Share your special tools

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Dick_Morris
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Re: Share your special tools

Post by Dick_Morris » Mon Nov 09, 2020 2:02 am

What is the purpose of the #5 nut on the one end of that wrench?
Just a convenient size to drive it since the business end was #5.

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tornitore45
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Re: Share your special tools

Post by tornitore45 » Mon Nov 09, 2020 9:17 am

Of course, a problem for us oldsters is remembering where on the computer the photos were stored. :D
I just run my backup program storing all the file I created or saved, excluding all the system and program files that can always been duplicated.
The program reports the total number of total at 6896.
Believe it or not I can find each one in no more that 2 attempts.

The secret is in the rules that creates the hierarchical directory/subdirectory structure.
I have only 24 directories on the Home/root; there are no files in the Home, Is not difficult to decide which of the 24 gross categories a file may go.
Then each directory has more specific subdivisions.
The structure is very personal, what works for me may not work for others. The structure was refined and modified through time to be simple. effective, and unequivocal.

Pictures, for example, is the only item that follow two rules: Pictures of my project and engines are in the _SHOP/Internalcombustion/specific engine
any other picture are in PICTURES/Subject/name
I could have put all picture in the same PICTURE folder in a ENGINE directory but decided to do different because it serves me better but have no doubt how to follow the rule. If is not a shop project it goes in the other directory.
Directories and files I use on often are prefixed with Underscore so they sort at the top, unless I sort by date to quickly find file I just downloaded with a funny name.

I tried to explain this to my wife, she is more of an artistic left brain kind of person. Her files are scattered randomly through her PC. She uses the PC's search facility trying several possible names. To each his own.
Mauro Gaetano
in Austin TX

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Benjamin Maggi
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Re: Share your special tools

Post by Benjamin Maggi » Mon Nov 09, 2020 10:25 am

ccvstmr wrote:
Sun Nov 08, 2020 10:44 am
When building the passenger car trucks for the "shorties" and Honest Dave's Central Pacific passenger cars, realized I wanted (needed) a tool for tightening square nuts. Flat end pliers had a bad habit of slipping off the stainless steel square-sided nuts.
My locomotive frame has a lot of square nuts and square-headed bolts and I too found regular wrenches didn't work as well. So, I bought some cheap regular wrenches and ground the openings square. No impressive pictures to show, but they work great.
"One cannot learn to swim without getting his feet wet." - Benjamin Maggi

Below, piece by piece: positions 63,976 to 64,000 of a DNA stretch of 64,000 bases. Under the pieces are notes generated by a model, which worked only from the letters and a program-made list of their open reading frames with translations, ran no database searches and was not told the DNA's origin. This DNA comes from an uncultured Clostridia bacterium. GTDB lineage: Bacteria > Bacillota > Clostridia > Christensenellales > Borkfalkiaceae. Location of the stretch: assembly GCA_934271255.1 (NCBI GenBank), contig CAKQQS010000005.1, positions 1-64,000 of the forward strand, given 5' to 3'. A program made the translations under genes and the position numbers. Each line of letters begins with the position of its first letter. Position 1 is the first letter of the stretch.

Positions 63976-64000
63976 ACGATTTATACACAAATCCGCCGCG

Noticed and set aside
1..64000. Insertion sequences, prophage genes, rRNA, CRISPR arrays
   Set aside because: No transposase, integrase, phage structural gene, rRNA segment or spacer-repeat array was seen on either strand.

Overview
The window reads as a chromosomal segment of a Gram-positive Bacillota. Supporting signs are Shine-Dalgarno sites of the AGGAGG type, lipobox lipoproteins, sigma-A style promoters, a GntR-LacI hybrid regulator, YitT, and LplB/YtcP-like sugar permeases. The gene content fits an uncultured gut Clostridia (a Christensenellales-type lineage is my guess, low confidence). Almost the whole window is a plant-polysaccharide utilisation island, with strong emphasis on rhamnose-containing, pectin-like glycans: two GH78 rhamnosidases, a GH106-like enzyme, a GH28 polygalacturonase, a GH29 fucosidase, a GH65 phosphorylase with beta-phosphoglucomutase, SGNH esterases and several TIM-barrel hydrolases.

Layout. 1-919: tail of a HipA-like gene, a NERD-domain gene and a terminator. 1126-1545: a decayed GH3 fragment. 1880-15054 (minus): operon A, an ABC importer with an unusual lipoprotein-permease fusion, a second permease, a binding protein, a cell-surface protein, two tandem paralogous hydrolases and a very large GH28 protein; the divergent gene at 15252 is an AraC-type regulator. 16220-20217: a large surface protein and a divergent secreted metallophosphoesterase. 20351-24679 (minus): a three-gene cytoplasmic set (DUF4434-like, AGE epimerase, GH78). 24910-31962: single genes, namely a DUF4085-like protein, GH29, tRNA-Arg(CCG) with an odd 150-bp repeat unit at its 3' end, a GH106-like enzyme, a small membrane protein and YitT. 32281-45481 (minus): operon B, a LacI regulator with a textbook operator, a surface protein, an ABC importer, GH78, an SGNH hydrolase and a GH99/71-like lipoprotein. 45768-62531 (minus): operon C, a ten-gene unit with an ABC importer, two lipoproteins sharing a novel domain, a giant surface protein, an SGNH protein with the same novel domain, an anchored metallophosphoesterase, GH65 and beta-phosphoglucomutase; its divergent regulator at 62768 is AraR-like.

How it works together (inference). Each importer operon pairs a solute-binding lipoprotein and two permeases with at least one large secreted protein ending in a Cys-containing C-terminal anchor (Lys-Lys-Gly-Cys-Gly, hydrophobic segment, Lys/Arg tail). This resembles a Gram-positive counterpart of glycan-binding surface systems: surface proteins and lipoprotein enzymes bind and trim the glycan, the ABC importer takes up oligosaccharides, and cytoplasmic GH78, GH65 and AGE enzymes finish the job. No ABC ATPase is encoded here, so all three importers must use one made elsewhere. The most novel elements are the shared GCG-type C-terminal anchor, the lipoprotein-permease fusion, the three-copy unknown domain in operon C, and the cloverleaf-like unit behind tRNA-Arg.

- Building: 7.25" gauge "Sweet Pea" named "Catherine"

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Greg_Lewis
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Re: Share your special tools

Post by Greg_Lewis » Mon Nov 09, 2020 3:03 pm

Bending the topic a little, as to organizing photos I highly recommend Photo Mechanic. It's not a photo manipulation package such as Photoshop, but an organizer. It was designed by a photojournalist for professionals who have to sort through 1000 or so pix from a football game and get a couple of dozen transmitted before halftime is over. You can batch re-name, sort, copy and move, add caption info and much more. I use it any time I need to find or organize photos. It's blindingly fast and quite customizable.
Greg Lewis, Prop.
Eyeball Engineering — Home of the dull toolbit.
Our motto: "That looks about right."
Celebrating 30 years of turning perfectly good metal into bits of useless scrap.

shild
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Re: Share your special tools

Post by shild » Tue Nov 17, 2020 10:15 am

Heated a vacuum cleaner attachment with a torch and squeezed in a vise so it would fit in my T-slots. Could have done a better job but it works.
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shild
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Re: Share your special tools

Post by shild » Tue Nov 17, 2020 10:24 am

Also zip tied an Allen key for a boring bar to the drill chuck key that hangs from my mill/drill. I don't put it down and forget where it is now. Next I'm going to grind it shorter and mill a flat spot on the chuck key so it doesn't rotate.
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jeffsmith
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Re: Share your special tools

Post by jeffsmith » Wed Nov 25, 2020 3:38 pm

Here are some photos of a tube bender I built to do the bends for plumbing on my locomotives. You need to make bending dies for each of the different size tube you want to bend. The dies have a half round milled into each half so the tube is supported around the whole diameter. This prevents collapsing and deforming while bending. There is an adjustable stop so you can make multiple pieces the same.